A History of Gin. Then and now..

A copy of the print, Tom & Jerry taking Blue Ruin, after the spell is broke up, by George Cruikshank.
“Tom & Jerry taking Blue Ruin, after the spell is broke up”, by George & Isaac Robert Cruikshank.

As the saying goes, history really does repeat itself!

A History Of Gin

Unless you’ve been locked inside a vodka distillery for the past 4 years, you will have noticed the ever-increasing rise (and drunken falls) of Gin drinkers in the UK. And it’s not just the fancy bars in town that are jumping in on the trend. You will find an array of different brands and flavours being offered at your local boozer down the road too. Gin cocktails has made a huge comeback.

Gin then

Back in the mid-1700s the UK was crazy about Gin. So crazy in fact that it all got a bit out of hand. Once dubbed ‘Mothers Ruin’ due to its disastrous effects on family life.

Gin was first used as a medicine — thought to be a cure for indigestion and gout. It quickly became known as the ‘poor mans’ drink due to its affordability and how easily available it was. — I’m thinking the same as you, history didn’t repeat itself on that one, there’s nothing affordable about the fancy Gins we have been knocking back over the past 4 years or so.

In London alone it is reported that they were distilling 10 Million gallons of the stuff annually. It got so bad that it was making woman sterile and men impotent. A lot of those gallons were drunk by woman. Which saw children and families being neglected. Children would be sold into prostitution by desperate parents and babies were given the Gin to quieten them — do not try this at home, it’s frowned upon these days.

The picture, Gin Lane, by William Hogarth.
“Gin Lane”, by William Hogarth (1751)

The Gin Act

Eventually, the government enforced the Gin act and enforced taxes which saw a lot of businesses unable to sell the gin. This inevitably opened the sale of gin onto the black market.

It wasn’t until 1830 that the Duke of Wellington’s administration passed the The Beerhouse Act, which removed all taxes on beer and allowed anyone to open a Beer Shop on payment of a two-guinea fee. As a result, the Gin smuggling business was brought to an end.

Gin now

A black and white photo of a cocktail bar.
Gin bars of the 21st century.

16 million bottles of Gin sold in 2017

According to the Wine and Spirit Trade Association (WSTA), there are 1.4 million more adults drinking Gin in the UK than there were 4-years ago. Their market report revealed that in 2017, there were 16 million bottles of Gin sold, worth a whopping £413 million, these sales were up by £104 million during the festive period alone, compared to that of 2016.

Personally, I was never a Gin fan. I wouldn’t have poured myself a Gin even when it was the only drink available at home. For starters, I never liked the taste, although I must admit I never experimented with it. I tried it with Tonic-Water and decided there and then, that Gin was not my tipple.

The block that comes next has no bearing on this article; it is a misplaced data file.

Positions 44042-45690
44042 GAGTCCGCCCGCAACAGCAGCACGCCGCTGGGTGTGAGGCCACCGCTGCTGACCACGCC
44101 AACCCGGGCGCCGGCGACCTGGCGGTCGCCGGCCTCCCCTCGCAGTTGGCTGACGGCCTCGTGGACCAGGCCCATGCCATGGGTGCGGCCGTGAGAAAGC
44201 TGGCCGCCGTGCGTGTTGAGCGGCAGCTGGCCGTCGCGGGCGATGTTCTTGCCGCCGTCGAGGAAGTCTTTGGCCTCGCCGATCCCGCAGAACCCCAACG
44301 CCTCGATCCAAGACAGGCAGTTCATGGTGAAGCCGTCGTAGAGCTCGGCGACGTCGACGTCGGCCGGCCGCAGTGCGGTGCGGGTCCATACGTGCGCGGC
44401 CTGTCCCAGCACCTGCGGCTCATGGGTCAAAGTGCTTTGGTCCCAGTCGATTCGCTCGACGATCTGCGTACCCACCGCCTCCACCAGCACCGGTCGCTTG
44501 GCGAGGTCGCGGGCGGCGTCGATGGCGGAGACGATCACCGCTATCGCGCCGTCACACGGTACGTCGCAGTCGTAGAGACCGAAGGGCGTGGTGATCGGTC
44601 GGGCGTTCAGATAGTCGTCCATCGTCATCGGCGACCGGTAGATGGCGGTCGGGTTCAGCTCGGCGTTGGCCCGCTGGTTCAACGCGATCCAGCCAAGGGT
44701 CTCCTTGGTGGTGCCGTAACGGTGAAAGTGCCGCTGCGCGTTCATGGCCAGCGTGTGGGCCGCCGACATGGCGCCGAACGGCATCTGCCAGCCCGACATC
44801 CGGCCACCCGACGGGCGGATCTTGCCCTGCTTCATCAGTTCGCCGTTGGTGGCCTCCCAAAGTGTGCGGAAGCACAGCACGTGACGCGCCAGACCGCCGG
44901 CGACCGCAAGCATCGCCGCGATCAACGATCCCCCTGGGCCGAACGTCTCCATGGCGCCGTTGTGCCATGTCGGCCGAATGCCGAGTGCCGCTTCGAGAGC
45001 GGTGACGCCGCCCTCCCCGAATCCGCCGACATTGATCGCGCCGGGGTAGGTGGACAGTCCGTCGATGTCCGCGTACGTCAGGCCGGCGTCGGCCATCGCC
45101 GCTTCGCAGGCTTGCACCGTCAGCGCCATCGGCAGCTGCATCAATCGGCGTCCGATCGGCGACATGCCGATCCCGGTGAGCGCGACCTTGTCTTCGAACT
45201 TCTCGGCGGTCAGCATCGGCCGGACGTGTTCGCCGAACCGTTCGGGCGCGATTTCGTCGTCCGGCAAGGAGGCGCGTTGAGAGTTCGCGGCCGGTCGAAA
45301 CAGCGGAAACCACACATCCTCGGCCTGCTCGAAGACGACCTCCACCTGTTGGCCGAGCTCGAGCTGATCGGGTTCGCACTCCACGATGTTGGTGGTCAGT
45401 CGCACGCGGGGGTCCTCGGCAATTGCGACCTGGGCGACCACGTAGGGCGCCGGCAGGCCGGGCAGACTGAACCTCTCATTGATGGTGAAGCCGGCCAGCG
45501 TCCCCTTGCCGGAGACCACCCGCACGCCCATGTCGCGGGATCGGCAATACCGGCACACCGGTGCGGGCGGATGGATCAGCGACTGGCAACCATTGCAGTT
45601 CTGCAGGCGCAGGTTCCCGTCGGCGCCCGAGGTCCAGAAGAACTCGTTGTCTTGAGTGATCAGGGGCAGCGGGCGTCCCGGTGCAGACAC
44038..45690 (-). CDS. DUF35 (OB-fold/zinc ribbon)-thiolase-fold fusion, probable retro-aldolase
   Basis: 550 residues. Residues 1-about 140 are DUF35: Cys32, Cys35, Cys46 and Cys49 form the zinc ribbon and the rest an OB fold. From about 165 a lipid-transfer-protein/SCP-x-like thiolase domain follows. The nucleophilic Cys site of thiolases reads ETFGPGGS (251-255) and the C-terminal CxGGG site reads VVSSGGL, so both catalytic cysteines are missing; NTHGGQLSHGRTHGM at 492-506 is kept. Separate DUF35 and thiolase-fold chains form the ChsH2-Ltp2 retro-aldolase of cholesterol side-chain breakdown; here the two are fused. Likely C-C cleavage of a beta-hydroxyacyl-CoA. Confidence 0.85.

Growing up, it was a well-known assumption that all Gin drinkers were sad old woman that ended their gin drinking evenings crying on the shoulder of their taxi drivers — I prefer my taxi driver to see my face without snot all over it. My assumption has changed since my discovery of flavoured Gin and I am now Gin’s number one, dry-eyed, fan.

So why the sudden increase in Gin drinkers?

A recent study by the journal BMJ Open has revealed that over 40% of us that drink spirits such as Gin, Vodka and Whisky say that we feel sexier than when drinking beer or wine. Did we all read this survey and suddenly feel that we too, wanted to feel sexier? Did we all want to be part of this underground sexy community? Yeah we wish.

We all remember the cocktail craze in the naughties right? Cocktail bars were springing up all over our town centres quicker than we could pronounce ‘Mojito’. Our bartenders were constantly looking for that unique cocktail to get us through their doors. It wasn’t long before they looked to the cocktail recipe books of old (Dark age of the cocktail 1970s – 1990s). And that ladies and gentlemen is how the revival began. After delving into these historical drinks, it was soon discovered that many of them were Gin based.

Discover ourGin Cocktails.

Gin Distilleries

We saw a huge rise in the amount of small distilleries that sprung up all around the world. The short production times and the variety of flavours offered became an extremely attractive investment. Praise the distillers.

And not before long we were being GRATEFULLY introduced to the wonderful variety and flavours that these distillers were producing. From my personal favourite Rhubarb and Ginger, to Strawberry, Passionfruit, Turkish Delight, Wild Berry, Sweet Violet, and the crazy Hubba-Bubba flavoured gin. If you still have your doubts about Gin and haven’t taken that leap of faith into the beautiful sexy Gin infused world. Take my word for it. Go out and find your nearest Gin selling little heaven bar and try some. You will not regret it.

  • Whitley Neill Rhubarb & Ginger Gin

  • Warner Edwards HoneyBee Gin

  • Zymurgorium Sweet Violet Gin

  • Edinburgh Christmas Gin

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